My answer is “yes” I do! Along the way the authors show what a gospel centered ministry looks like from their perspectives of planting and pasturing in Mid America and in the South. The subjects they address are how the gospel relates to contextualization, building community, serving in the city, equipping the saints, suffering, and sharing their weaknesses, failures, and by God’s grace – their successes too.
I highly recommend this book for anyone who wants to grow in their understanding and application of the gospel and how to penetrate the culture with the gospel through the ministry of the local church.
This book is essentially a condensed version of “Nine Marks of a Healthy Church” by Mark Dever – Pastor of a Large Conservative Baptist Church in Washington D.C. What makes this book valuable is the concise presentation of the nine practices that make for a healthy church. It is a good resource for a church staff, elder board, deacon board, or small group to go through. I used it to teach through the “nine marks” in an adult Sunday school class in the church where I am the senior pastor.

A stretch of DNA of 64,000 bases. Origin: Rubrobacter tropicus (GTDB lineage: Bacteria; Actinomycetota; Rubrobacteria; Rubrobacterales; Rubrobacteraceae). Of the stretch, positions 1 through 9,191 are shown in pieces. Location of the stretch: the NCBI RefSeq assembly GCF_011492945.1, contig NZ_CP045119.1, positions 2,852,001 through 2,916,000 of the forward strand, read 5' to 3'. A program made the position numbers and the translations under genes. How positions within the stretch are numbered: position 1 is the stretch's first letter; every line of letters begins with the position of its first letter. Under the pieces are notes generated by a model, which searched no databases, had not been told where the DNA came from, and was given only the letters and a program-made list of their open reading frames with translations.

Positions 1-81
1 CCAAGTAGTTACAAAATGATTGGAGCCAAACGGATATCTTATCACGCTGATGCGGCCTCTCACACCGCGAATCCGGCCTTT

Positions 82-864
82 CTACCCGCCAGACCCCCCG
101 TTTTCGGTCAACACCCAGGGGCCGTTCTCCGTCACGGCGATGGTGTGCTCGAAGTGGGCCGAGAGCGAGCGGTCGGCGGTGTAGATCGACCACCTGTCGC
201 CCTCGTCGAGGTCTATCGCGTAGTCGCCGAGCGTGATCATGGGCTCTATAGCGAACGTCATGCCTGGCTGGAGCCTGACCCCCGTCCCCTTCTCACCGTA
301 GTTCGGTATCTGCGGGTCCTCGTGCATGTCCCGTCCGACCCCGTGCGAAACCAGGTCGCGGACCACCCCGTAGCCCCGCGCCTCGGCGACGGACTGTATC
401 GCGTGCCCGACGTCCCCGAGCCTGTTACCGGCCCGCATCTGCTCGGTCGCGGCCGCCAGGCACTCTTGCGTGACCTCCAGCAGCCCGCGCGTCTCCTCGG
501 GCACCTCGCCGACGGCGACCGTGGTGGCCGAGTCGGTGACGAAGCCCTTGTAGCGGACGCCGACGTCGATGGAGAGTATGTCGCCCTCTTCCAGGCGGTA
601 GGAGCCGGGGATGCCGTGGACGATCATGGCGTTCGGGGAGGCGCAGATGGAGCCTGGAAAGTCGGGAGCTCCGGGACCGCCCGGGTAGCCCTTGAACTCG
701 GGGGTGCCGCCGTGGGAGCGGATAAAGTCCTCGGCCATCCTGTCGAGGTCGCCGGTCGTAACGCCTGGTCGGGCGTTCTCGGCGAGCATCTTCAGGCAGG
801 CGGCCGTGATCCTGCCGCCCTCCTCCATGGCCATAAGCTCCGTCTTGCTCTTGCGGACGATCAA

The Nine Marks of a Healthy Church are as Follows:
1) Expository Preaching
2) Biblical Theology
3) A Biblical Understanding of the Good News
4) A Biblical Understanding of Conversion
5) A Biblical Understanding of Evangelism
6) A Biblical Understanding Membership
7) Biblical Church Discipline
8) Biblical Discipleship and Growth
9) Biblical Church Leadership
I think that any church that focuses on these areas is going to be pretty solid. However, it doesn’t guarantee health. I think character and emotional health come into play as well – e.g. – 1 Corinthians 13 talks about love being an essential quality of the church; also, many churches have good doctrine, infrastructure, and do all the above, but live in a false peace (see Peter Scazzero’s – The Emotionally Healthy Church).
Overall, I recommend this little book as an introductory primer as a good evaluation tool, containing specific areas for local churches to have a good “check list” of ideas and practices to shoot for as they seek to be more Biblical in what they do when they gather together as a local church body. For more detail then what Dever writes in this book – I would recommend the slightly larger book – Nine Marks of a Healthy Church.